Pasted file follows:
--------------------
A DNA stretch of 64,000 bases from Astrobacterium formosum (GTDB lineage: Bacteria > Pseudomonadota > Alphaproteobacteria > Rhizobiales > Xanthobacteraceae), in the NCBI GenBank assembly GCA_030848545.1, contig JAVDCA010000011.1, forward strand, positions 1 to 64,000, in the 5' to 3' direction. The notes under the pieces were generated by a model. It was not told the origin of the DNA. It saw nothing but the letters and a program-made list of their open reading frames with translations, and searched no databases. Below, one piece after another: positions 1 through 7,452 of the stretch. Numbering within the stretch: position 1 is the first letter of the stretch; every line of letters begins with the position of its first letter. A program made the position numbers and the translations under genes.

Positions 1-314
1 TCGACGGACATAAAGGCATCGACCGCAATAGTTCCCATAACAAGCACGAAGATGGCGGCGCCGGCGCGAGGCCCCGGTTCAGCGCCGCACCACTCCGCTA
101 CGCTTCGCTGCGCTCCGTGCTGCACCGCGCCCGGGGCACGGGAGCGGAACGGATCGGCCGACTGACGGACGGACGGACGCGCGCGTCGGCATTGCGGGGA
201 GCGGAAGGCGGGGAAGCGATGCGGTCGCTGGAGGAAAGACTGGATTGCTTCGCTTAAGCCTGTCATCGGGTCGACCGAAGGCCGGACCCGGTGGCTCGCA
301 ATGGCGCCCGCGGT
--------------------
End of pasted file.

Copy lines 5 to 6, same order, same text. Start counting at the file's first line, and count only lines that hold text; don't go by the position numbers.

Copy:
201 GCGGAAGGCGGGGAAGCGATGCGGTCGCTGGAGGAAAGACTGGATTGCTTCGCTTAAGCCTGTCATCGGGTCGACCGAAGGCCGGACCCGGTGGCTCGCA
301 ATGGCGCCCGCGGT